Ancient Monuments

History on the Ground

This site is entirely user-supported. See how you can help.

Frowsbury Mound: a bowl barrow 70m south of Clear Barn

A Scheduled Monument in Puttenham, Surrey

We don't have any photos of this monument yet. Why don't you be the first to send us one?

Upload Photo »

Approximate Location Map
Large Map »

If Google Street View is available, the image is from the best available vantage point looking, if possible, towards the location of the monument. Where it is not available, the satellite view is shown instead.


Latitude: 51.2207 / 51°13'14"N

Longitude: -0.6569 / 0°39'24"W

OS Eastings: 493893.46333

OS Northings: 147689.91633

OS Grid: SU938476

Mapcode National: GBR FCM.GR3

Mapcode Global: VHFVL.KLL2

Entry Name: Frowsbury Mound: a bowl barrow 70m south of Clear Barn

Scheduled Date: 30 November 1925

Last Amended: 5 August 1992

Source: Historic England

Source ID: 1009481

English Heritage Legacy ID: 20147

County: Surrey

Civil Parish: Puttenham

Traditional County: Surrey

Lieutenancy Area (Ceremonial County): Surrey

Church of England Parish: Seale, Puttenham and Wanborough

Church of England Diocese: Guildford


The monument includes a bowl barrow situated on a slight rise to the south of
Hog's Back chalk ridge. The barrow comprises a mound 41m in diameter and 2.4m
high surrounded by a ditch from which material was quarried during the
construction of the monument. This has become infilled over the years and is
no longer visible at ground level but survives as a buried feature c.5m wide.
The mound was used by Queen Victoria in 1857 as a vantage point from which to
review her troops. This event was commemorated by the erection of a stone
tablet and a flag pole on the summit of the mound. These are surrounded by a
post and chain fence. The flag pole and fence posts as well as a wooden seat
on the mound are excluded from the scheduling although the ground beneath them
is included.

The site of the monument is shown on the attached map extract.
It includes a 2 metre boundary around the archaeological features,
considered to be essential for the monument's support and preservation.

Source: Historic England

Reasons for Scheduling

Bowl barrows, the most numerous form of round barrow, are funerary monuments
dating from the Late Neolithic period to the Late Bronze Age, with most
examples belonging to the period 2400-1500 BC. They were constructed as
earthen or rubble mounds, sometimes ditched, which covered single or multiple
burials. They occur either in isolation or grouped as cemeteries and often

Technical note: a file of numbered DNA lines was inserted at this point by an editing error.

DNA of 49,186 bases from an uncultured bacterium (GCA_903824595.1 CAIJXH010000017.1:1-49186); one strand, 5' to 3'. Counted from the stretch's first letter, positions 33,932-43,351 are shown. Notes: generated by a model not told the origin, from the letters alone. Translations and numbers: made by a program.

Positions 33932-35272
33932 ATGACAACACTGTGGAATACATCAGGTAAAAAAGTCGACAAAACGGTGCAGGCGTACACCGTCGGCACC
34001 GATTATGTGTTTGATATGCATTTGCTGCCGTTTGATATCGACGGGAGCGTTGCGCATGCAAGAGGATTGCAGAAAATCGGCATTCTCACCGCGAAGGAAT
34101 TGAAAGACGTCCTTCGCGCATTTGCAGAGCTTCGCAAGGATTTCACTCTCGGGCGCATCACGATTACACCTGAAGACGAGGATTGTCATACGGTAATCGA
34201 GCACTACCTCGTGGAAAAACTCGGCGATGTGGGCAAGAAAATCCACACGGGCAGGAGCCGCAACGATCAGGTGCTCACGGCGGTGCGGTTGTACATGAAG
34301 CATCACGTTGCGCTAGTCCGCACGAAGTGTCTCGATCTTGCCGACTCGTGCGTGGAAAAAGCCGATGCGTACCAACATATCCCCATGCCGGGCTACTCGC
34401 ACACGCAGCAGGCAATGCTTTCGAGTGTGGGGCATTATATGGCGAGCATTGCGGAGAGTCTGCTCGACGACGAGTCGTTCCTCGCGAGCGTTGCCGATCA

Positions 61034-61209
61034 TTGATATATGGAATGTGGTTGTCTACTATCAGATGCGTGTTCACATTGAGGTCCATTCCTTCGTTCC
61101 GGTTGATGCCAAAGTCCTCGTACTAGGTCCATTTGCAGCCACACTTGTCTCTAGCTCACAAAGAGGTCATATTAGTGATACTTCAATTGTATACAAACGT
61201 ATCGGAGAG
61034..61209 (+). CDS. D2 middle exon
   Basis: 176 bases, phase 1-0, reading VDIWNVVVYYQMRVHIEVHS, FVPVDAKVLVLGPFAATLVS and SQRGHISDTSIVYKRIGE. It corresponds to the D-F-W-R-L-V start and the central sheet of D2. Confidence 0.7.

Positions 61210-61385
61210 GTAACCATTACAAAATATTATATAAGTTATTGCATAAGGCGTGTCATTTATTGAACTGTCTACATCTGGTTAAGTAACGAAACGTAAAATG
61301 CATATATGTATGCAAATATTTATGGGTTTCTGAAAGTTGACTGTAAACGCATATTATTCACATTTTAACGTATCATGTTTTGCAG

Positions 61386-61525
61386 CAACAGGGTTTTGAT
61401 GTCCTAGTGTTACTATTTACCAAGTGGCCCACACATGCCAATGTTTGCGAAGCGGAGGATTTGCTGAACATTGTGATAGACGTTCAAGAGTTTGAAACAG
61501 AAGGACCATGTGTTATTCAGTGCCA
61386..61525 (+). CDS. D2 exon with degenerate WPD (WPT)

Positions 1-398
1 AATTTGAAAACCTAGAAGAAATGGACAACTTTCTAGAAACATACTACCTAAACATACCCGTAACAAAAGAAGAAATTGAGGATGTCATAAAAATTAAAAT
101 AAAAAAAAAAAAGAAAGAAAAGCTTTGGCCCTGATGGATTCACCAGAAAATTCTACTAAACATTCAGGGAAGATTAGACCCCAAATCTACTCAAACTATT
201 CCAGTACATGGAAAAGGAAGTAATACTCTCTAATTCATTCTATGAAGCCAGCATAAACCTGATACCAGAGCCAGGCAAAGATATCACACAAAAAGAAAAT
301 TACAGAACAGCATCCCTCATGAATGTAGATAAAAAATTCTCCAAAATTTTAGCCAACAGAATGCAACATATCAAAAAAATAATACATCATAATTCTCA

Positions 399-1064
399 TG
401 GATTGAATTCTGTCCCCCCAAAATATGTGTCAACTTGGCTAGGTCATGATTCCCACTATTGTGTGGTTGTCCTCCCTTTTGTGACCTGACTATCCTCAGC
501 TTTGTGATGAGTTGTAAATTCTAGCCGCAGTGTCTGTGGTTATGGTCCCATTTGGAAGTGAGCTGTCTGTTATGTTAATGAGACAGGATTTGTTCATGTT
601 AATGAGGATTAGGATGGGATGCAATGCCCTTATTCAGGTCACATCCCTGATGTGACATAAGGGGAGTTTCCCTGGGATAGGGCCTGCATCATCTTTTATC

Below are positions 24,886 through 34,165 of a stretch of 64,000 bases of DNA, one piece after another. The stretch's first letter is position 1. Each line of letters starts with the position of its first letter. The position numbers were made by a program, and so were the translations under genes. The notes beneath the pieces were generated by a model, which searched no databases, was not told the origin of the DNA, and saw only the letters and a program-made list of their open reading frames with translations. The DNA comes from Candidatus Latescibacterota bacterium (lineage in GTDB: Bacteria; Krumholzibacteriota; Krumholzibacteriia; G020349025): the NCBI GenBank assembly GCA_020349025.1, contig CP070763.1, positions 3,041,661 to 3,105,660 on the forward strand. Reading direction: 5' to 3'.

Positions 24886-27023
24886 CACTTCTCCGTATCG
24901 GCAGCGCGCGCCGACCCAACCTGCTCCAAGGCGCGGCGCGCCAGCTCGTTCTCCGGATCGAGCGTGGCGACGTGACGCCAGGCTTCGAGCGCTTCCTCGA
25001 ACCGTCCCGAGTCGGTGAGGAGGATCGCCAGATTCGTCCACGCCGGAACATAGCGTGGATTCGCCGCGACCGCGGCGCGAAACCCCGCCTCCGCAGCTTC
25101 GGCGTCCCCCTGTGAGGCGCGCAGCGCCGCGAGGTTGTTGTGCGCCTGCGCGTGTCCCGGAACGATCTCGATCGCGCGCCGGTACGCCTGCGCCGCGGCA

acted as a focus for burials in later periods. Often superficially similar,
although differing widely in size, they exhibit regional variations in form
and a diversity of burial practices. There are over 10,000 surviving bowl
barrows recorded nationally (many more have already been destroyed), occurring
across most of lowland Britain. Often occupying prominent locations, they are
a major historic element in the modern landscape and their considerable
variation of form and longevity as a monument type provide important
information on the diversity of beliefs and social organisations amongst early
prehistoric communities. They are particularly representative of their period
and a substantial proportion of surviving examples are considered worthy of

Despite some disturbance to the mound caused by the construction of a golf
tee, Frowsbury Mound survives well and contains archaeological remains and
environmental information relating both to the monument and the landscape in
which the barrow was constructed. The site has historical associations with
Queen Victoria, as the mound was used as a vantage point from which to review
her troops in 1857.

Source: Historic England


Books and journals
Grinsell, L V, 'Surrey Archaeological Collections' in Surrey Barrows 1934-1987: A Reappraisal, (1987), 11
Grinsell, L V, 'Surrey Archaeological Collections' in Surrey Barrows 1934-1987: A Reappraisal, (1987), 25
Ordnance Survey, SU 9347,

Source: Historic England

Other nearby scheduled monuments is an independent online resource and is not associated with any government department. All government data published here is used under licence. Please do not contact for any queries related to any individual ancient or schedued monument, planning permission related to scheduled monuments or the scheduling process itself. is a Good Stuff website.